14 Second, the Patterson Court rejected the view that it should be more difficult to waive the Sixth Amendment right to counsel during interrogation than the Fifth Amendment protections set forth in Miranda. The Court explained that “[t]he State’s decision to take an additional step and commence formal adversarial proceedings against the accused does not substantially increase the value of counsel to the accused at questioning, or expand the limited purpose that an attorney serves when the accused is questioned by authorities.” 487 U.S. at 298299. The Court therefore rejected the Jackson Court’s assumption that “the reasons for prohibiting the interrogation of an uncounseled prisoner who has asked for the help of a lawyer are even stronger after he has been formally charged with an offense than before,” 475 U.S. at 626, 631. Third, the Patterson Court noted that there is no reason to assume automatically that a defendant who elects counsel at his arraignment is unwilling to speak with the police on his own: “[A]n attorney’s role at postindictment questioning is rather limited, and substantially different from the attorney’s role in later phrases of criminal proceedings,” because “[a]t trial, an accused needs an attorney to perform several varied functions—some of which are entirely beyond even the most intelligent layman,” while “during postindictment questioning, a lawyer’s role is rather unidimensional: largely limited to advising his client as to what questions to answer and which ones to decline to answer.” 487 U.S. at 294 n.6. That observation directly contradicts the Jackson Court’s “presum[ption]” that a defendant who requests counsel in courtroom proceedings necessarily has invoked his right to counsel in the very different context of police interrogation. 475 U.S. at 633.
15 The Court again distinguished between a defendant’s choice to have counsel at formal proceedings and his choice to have counsel during police questioning in McNeil v. Wisconsin, 501 U.S. 171 (1991), when it held that a defendant’s invocation of his Sixth Amendment right to counsel in judicial proceedings does not constitute invocation of the Miranda right to counsel. Id. at 178-179. The Court recognized the very different purposes of the Fifth and Sixth Amendments, and it noted that it is “not necessarily true” that a defendant who has requested counsel’s assistance in formal proceedings has chosen to deal with the police only through counsel. Id. at 178. For that reason, the Court explained, the Edwards rule applies only when the defendant has made “some statement that can reasonably be construed to be an expression of a desire for the assistance of an attorney in dealing with custodial interrogation by the police.” Ibid. That observation runs contrary to the Court’s reasoning in Jackson that a defendant who has elected counsel at his arraignment should be presumed to have invoked his right to counsel in police questioning. 475 U.S. at 636. The Court’s decision in Davis v. United States, 512 U.S. 452 (1994), similarly undermines Jackson’s reasoning. In Davis, the Court held that a suspect must “unambiguously request counsel” during custodial interrogation for the prophylactic rule of Edwards to apply; “[i]f the statement fails to meet the requisite level of clarity, Edwards does not require that the officers stop questioning the suspect.” Id. at 459. Yet Jackson imposes the Edwards rule without an unambiguous invocation of the right to counsel for custodial interrogation, 475 U.S. at 636, in circumstances in which the defendant may be will-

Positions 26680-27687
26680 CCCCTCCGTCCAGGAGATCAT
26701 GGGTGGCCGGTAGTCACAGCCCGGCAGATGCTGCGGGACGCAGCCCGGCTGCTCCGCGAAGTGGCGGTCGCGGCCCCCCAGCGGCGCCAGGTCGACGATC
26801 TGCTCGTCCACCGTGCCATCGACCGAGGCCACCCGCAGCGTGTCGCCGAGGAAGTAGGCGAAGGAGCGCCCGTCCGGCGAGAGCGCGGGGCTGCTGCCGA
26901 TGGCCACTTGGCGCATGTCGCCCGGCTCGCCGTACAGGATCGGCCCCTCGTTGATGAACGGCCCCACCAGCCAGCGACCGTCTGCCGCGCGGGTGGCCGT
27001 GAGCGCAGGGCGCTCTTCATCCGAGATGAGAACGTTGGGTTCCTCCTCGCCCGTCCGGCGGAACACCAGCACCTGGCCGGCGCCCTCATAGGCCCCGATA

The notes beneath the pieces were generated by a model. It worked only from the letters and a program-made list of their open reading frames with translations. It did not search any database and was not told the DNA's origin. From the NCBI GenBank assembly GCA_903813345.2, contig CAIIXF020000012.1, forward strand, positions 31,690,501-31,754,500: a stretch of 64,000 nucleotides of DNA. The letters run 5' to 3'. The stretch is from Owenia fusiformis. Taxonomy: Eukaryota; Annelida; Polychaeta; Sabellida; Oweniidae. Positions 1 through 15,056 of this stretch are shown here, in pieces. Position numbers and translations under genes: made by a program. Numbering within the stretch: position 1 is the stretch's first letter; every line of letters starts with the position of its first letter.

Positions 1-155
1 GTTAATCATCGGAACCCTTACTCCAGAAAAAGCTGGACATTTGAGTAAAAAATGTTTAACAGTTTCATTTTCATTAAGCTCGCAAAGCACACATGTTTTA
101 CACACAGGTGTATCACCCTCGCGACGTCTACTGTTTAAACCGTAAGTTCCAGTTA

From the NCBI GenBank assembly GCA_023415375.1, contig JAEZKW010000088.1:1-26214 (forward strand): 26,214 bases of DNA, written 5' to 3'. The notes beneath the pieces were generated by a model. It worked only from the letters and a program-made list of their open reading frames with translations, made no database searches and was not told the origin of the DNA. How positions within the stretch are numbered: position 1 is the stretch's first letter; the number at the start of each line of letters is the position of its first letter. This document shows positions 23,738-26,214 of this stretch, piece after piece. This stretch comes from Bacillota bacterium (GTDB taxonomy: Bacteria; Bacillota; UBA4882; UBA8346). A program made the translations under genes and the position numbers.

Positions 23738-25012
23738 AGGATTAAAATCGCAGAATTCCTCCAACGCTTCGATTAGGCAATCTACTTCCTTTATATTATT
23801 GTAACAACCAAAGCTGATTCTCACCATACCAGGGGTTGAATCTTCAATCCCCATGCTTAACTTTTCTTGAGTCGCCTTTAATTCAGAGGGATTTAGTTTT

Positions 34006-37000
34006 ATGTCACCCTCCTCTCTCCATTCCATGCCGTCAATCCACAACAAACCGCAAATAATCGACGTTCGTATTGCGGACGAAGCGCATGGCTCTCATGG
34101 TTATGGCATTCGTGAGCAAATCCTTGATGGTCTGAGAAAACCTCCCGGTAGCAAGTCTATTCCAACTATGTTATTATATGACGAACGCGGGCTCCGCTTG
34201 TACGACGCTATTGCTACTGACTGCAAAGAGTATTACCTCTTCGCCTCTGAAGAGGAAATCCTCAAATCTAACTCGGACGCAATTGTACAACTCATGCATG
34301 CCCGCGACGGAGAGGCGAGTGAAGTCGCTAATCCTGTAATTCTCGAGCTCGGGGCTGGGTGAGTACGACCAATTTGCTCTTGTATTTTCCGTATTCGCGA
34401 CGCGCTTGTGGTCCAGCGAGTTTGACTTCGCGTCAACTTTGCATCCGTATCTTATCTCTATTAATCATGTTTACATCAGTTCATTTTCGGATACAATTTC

16 ing to speak to the police without counsel. See p. 10, supra. The reach of the Jackson rule also has been limited by this Court’s decision in Texas v. Cobb, 532 U.S. 162 (2001), which reiterated that the Sixth Amendment right to counsel is offense-specific. Id. at 165. As a result, the prophylactic Jackson rule applies only to questioning about the crime for which the defendant has been indicted, and law enforcement officers may initiate questioning of a represented defendant about any other crimes. See id. at 167-168; see also McNeil, 501 U.S. at 175 (“[J]ust as the right [to counsel] is offense specific, so also its Michigan v. Jackson effect of invalidating subsequent waivers in police-initiated interviews is offense specific.”). Cobb confirms that the police may question an indicted defendant about crimes other than the charged offense and that, when questioned about other crimes, a defendant may well wish to provide a full and truthful account to police. 532 U.S. at 171-172. At the same time, Cobb reaffirms that the Fifth Amendment plays a substantial role “in protecting a defendant’s right to consult with counsel before talking to police.” Id. at 171 n.2. In light of Cobb, there is both little basis and little need for the prophylactic rule announced in Jackson. 2. The difficulty in identifying a coherent limiting principle in cases like this one, in which the defendant did not even request counsel, provides a final reason to revisit that decision. Several of this Court’s precedents may be read to suggest that Jackson applies only when a defendant affirmatively requests counsel. See, e.g., McNeil, 501 U.S. at 175; Harvey, 494 U.S. at 350; Patterson, 487 U.S. at 291; Jackson, 475 U.S. at 633 & n.7, 634. Yet a rule that distinguishes between those defendants who speak up in connection with the routine ap-
17 pointment of counsel at an arraignment and those who do not is difficult to square with the rationale of Jackson and the practical realities of arraignment proceedings. A defendant who silently accepts counsel at arraignment neither more nor less signals a desire not to speak with the police than one who requests counsel at arraignment; and a defendant who is automatically appointed counsel would rarely have occasion to speak up in order to invoke Jackson. It therefore would be appropriate to overrule Jackson rather than take the intermediate step of lessening its impact by limiting it to cases in which the defendant affirmatively has requested counsel.
Michigan v. Jackson, 475 U.S. 625 (1986), should be overruled. Respectfully submitted.
ELENA KAGAN Solicitor General RITA M. GLAVIN Acting Assistant Attorney General MICHAEL R. DREEBEN Deputy Solicitor General NICOLE A. SAHARSKY Assistant to the Solicitor General JOEL M. GERSHOWITZ Attorney